Psychological Health Determinants in Responder Populations
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As with all populations, myriad determinants of mental/behavioral health in emergency responders include: perceived level of support from leadership and coworkers; education, training and/or prior experience in disaster response; social and economic parity; home and family life; family and/or personal history of psychopathology (i. e., mood and anxiety disorders) or childhood trauma exposure; intelligence; access, willingness and ability to seek treatment; dependence on drugs (illegal or prescription) and/or alcohol; extreme evaluations of one’s naturally-occurring post-trauma symptoms—either catastrophizing or interpreting them as weakness; and, most importantly, quantity and duration of exposures to psychological trauma. With so many peripheral influences, managing
Responder Mental Health Knowledge. The majority of emergency responders have expertise in areas other than mental/behavioral health. Primarily, responders deploy to disaster sites because they are uniquely skilled to aid in clearing the affected community of infrastructure damage and destruction, protecting against further damage and safety hazards, and providing access to clean water, sanitation and health care.
The collective education, training and experience is vastly comprised of structural, mechanical and bio-environmental engineering and associated technical work; mortuary affairs; human and veterinary medicine and surgery; fire safety; and civil protection, order and security (phe. gov and fema. gov). In general, this responder population has little-to-no formal education and training with regard to managing their own or anyone else’s mental and emotional well-being.
Even amongst federal responders, the individual, him/herself, is provided guidance and information—through in-processing or other required computer-based training—through which they can mine for more extensive knowledge, skills and training; but is otherwise left unaware of trauma-mitigating techniques and therapies s/he can employ amongst team members. Figures XX and XX provide examples of general federal behavioral/mental health protection guidance provided to disaster responders.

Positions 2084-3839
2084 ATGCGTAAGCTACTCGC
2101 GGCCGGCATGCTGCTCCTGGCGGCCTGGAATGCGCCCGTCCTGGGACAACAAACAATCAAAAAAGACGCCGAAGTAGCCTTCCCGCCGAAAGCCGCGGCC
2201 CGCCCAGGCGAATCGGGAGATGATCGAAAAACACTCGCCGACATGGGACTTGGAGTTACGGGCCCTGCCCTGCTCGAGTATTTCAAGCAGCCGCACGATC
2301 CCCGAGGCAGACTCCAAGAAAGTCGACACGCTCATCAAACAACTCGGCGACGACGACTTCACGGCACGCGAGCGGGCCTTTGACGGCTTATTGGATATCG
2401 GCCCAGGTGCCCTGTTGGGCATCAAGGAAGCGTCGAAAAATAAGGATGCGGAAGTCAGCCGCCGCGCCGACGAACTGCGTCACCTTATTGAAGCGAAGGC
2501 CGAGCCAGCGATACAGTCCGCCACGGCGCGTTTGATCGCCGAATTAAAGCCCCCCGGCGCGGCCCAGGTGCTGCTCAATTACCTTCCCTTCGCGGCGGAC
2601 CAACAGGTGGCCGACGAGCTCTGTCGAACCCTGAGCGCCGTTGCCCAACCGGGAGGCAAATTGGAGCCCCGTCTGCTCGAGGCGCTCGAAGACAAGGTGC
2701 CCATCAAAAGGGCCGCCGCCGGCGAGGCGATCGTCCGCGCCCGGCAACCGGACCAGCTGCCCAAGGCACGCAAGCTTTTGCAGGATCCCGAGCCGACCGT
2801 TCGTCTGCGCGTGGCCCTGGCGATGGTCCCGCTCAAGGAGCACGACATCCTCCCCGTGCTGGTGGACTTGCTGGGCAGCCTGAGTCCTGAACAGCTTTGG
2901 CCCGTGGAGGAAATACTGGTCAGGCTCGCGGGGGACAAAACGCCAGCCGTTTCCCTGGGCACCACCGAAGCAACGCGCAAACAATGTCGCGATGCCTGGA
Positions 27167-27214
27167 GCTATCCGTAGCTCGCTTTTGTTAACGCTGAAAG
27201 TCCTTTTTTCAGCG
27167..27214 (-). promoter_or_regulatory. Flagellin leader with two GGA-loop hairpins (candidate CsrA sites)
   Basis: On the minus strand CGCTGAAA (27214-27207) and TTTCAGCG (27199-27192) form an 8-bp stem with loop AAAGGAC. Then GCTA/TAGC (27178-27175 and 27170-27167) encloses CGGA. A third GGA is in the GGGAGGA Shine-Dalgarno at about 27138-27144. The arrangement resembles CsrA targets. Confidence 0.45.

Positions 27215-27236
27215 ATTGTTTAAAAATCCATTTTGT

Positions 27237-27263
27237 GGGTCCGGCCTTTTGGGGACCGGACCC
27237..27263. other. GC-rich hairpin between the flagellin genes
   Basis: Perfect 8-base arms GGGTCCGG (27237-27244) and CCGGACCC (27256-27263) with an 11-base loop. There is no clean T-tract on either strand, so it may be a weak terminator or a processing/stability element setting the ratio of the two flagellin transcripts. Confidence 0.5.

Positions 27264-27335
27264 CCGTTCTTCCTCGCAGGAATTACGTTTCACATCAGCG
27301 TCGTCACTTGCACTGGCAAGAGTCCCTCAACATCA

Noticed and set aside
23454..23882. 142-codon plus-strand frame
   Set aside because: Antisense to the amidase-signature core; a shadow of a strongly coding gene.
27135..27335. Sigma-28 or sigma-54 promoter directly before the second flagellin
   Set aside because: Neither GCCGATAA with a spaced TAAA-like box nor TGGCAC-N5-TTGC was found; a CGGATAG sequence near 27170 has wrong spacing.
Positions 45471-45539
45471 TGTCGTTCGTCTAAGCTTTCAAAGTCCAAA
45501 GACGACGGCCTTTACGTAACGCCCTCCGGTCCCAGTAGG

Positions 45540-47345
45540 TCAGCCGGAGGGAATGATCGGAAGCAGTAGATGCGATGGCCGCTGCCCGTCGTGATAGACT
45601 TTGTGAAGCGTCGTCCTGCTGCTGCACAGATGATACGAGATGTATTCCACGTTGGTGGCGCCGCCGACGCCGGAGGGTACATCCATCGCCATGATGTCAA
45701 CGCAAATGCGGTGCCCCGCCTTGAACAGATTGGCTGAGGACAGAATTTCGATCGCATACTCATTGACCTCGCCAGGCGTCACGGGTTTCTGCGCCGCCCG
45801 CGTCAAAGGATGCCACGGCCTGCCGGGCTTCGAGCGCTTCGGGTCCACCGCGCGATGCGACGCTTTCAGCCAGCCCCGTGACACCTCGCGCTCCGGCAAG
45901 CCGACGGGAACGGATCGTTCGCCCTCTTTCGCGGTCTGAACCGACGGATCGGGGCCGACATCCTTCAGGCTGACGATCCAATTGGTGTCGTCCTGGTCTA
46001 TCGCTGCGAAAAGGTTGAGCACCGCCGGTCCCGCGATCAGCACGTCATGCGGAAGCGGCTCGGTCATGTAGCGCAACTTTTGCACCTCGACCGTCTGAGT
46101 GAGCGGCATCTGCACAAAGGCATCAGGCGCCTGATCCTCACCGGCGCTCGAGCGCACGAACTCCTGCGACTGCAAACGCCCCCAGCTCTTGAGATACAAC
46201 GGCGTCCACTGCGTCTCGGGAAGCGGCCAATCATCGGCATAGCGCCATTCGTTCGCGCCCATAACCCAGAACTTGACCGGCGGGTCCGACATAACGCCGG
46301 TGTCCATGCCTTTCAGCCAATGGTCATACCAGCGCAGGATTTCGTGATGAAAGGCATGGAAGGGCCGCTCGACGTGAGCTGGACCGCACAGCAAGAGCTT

At the state level, governments more experienced with disaster preparedness and response appear to take a more proactive approach to protecting responder mental health. For example, New York, Florida, Louisiana and California (especially Los Angeles County) have developed robust systems for providing individual responders, their supervisory chains and, ultimately, lead organizations with evidence-based/-informed tools, training and experience germane to monitoring mental, emotional and behavioral responses to psychological trauma in themselves and others.
The Florida Center for Public Health Preparedness employs a training course, Bioterrorism Trauma Intervention Specialist Training, primarily focused on administering to the disaster-affected population, provided hundreds of its trainees with audio CDs used for mitigating compassion fatigue. Following four back-to-back hurricanes in 2004, a “large majority” of those 4,323 personnel felt more confident in their response duties, put their disaster mental health skills training to use in the field and within their own homes (Reid, et al; 2004).
In Los Angeles County, the Barriers to Mental Health Care in Responder Populations. While actual data is scarce, federal Disaster Behavioral Health experts and policy makers understand emergency responders, much like combat veterans, are resistant to acknowledging their own mental/behavioral struggles and are much less likely to identify themselves as such to their supervisory chain. The prevailing social construct for members of these career fields is one of a solitary hero who rescues the suffering while never becoming affected nor requiring respite, themselves; and resuming that role over and over again.
Unfortunately, while mental illness is increasingly normalized as a medical—versus moral—affliction within American media and the general population, military and responder populations prove that old paradigms die a slow death (SAMHSA even campaigned, through HHS administrative channels, to destigmatize the word “stigma”), personnel under the federal responder umbrella continue to stigmatize themselves by remaining silent through their own suffering for fear of losing colleagues’ respect and/or confidence, losing extra pay, being transferred to another position or losing their job altogether, and ultimately losing a specific security clearance.